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Blessed Are…

Reading: Psalm 32:1-5

Verse 5: “Then I acknowledged my sin to you and did not cover up my iniquity… and you forgave the guilt of my sins.”

Our passage begins with two beatitudes or blessing statements – “Blessed are…” the one whose sins are forgiven and the one with no deceit in their spirit. To be blessed, to live in right relationship with God and with one another, we must be people of forgiveness and people of honesty and integrity. We must be willing both to receive and to offer forgiveness. We must live an upright life before God and with each other.

In verses 3 and 4 we see the impact of remaining in our sin. David writes, “my bones wasted away” as his “strength was sapped.” To live in sin is life-taking, joy-stealing, and energy-consuming. In those seasons when I have strayed and lived a sinful life, I was always worried about being found out and about how my actions were hurting myself and others. When one knows of the better way, it is hard to live in sin. At other times I have lived with or overlooked iniquities – prejudice, bias, racism, sexism, classism. My silence or inaction was my sin. Worse yet, at times I used these unjust systems to my advantage. There are other ways, of course, that I have fallen short. These failures, when left unconfessed, become “heavy” upon us.

God is faithful. God offers a remedy. In verse 5 we read, “Then I acknowledged my sin to you and did not cover up my iniquity.” David came clean and was honest with himself and with God. He laid bare his sins and iniquities before God. God is faithful. God did not condemn him. No, “and you forgave the guilt of my sins.” God pardoned him. God wiped away the guilt and restored David to right relationship. God once again brought David to a place of blessing. Blessed are we when we confess our sins and iniquities. God is faithful. God will cleanse and restore and redeem us. Thanks be to God.

Prayer: Lord God, temptation is ever before me. The ways of the world and the lies of Satan ever seek to draw me in, to trap me. Fill me with your Spirit, guide me by your will, conform me to Christ. Strengthen me this day and each day so that I may walk as a faithful disciple. Amen.


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Words of Delight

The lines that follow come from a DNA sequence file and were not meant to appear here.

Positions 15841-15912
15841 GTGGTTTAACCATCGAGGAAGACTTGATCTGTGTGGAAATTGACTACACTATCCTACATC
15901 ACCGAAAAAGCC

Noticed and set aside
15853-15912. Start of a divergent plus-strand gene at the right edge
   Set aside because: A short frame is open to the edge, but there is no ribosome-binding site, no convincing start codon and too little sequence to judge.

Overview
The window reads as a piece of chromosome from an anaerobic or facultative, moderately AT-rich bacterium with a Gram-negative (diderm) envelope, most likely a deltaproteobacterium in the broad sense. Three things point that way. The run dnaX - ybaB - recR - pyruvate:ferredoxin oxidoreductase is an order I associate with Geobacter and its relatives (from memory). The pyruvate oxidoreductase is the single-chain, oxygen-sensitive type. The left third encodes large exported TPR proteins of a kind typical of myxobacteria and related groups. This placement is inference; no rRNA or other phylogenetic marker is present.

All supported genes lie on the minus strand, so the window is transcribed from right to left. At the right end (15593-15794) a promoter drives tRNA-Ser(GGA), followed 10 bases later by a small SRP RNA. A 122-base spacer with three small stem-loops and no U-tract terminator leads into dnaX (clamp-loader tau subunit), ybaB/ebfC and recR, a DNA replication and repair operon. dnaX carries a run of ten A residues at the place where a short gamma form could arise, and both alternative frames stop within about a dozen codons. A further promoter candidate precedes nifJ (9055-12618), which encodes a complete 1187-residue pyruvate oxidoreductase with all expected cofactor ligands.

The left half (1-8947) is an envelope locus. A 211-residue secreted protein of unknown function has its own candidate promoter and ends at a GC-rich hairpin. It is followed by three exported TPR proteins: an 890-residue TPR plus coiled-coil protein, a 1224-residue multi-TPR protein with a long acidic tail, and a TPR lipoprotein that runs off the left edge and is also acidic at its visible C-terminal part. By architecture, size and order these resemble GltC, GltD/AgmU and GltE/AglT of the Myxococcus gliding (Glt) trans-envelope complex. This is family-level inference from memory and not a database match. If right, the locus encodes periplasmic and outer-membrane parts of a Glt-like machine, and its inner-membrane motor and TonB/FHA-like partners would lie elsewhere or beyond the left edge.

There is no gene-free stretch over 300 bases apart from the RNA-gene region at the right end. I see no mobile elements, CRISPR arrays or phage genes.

Reading: Isaiah 62:1-5

Verse 3: “You will be a crown of splendor in the Lord’s hand.”

Photo credit: Jordan Wozniak

In today’s passage Isaiah is writing about Zion (or Jerusalem), the center of the Jewish faith. Isaiah wrote during tumultuous times, often speaking hard words of truth calling the people away from sin and back towards God. He also spoke words of hope. In spite of the sins of the people and the consequences that would come, God remained faithful, always loving God’s people. During their exile it often felt like God was silent or absent. That is where our passage today begins.

In the opening verse God declares, “I will not keep silent.” One day God will again speak. God will restore Zion. Her righteousness will then “shine out like the dawn” and the salvation she will experience will be “like a blazing torch.” All the nations and kings will see how God restores Zion. A new name will be given: “my delight is in her”. To Zion God says, “You will be a crown of splendor in the Lord’s hand.” How things will be different when the people return to walking in the ways of the Lord. What a glorious day that will be!

We can also read these words as words that are personal, as words that bring us hope when we have gone astray. The same love expressed for Zion is present in our relationship with God. The times of separation that we experience is much like the seasons when God felt silent or absent to the Israelites. In these seasons in our lives God longs to restore and redeem us, to return us to “crowns of splendor”. The promise remains: “the Lord will take delight in you.” God will continue to draw us back in, to call out to us, to pour out mercy and grace over us, to hold us tight. What words of hope and promise! Thanks be to God.

Prayer: Lord God, thank you for a love that never fails. Like Israel, sometimes I fall short; sometimes I wander from your love. But your love remains. You always seek to restore, to redeem, to reconnect with me. Thank you for your love that never fails. Amen.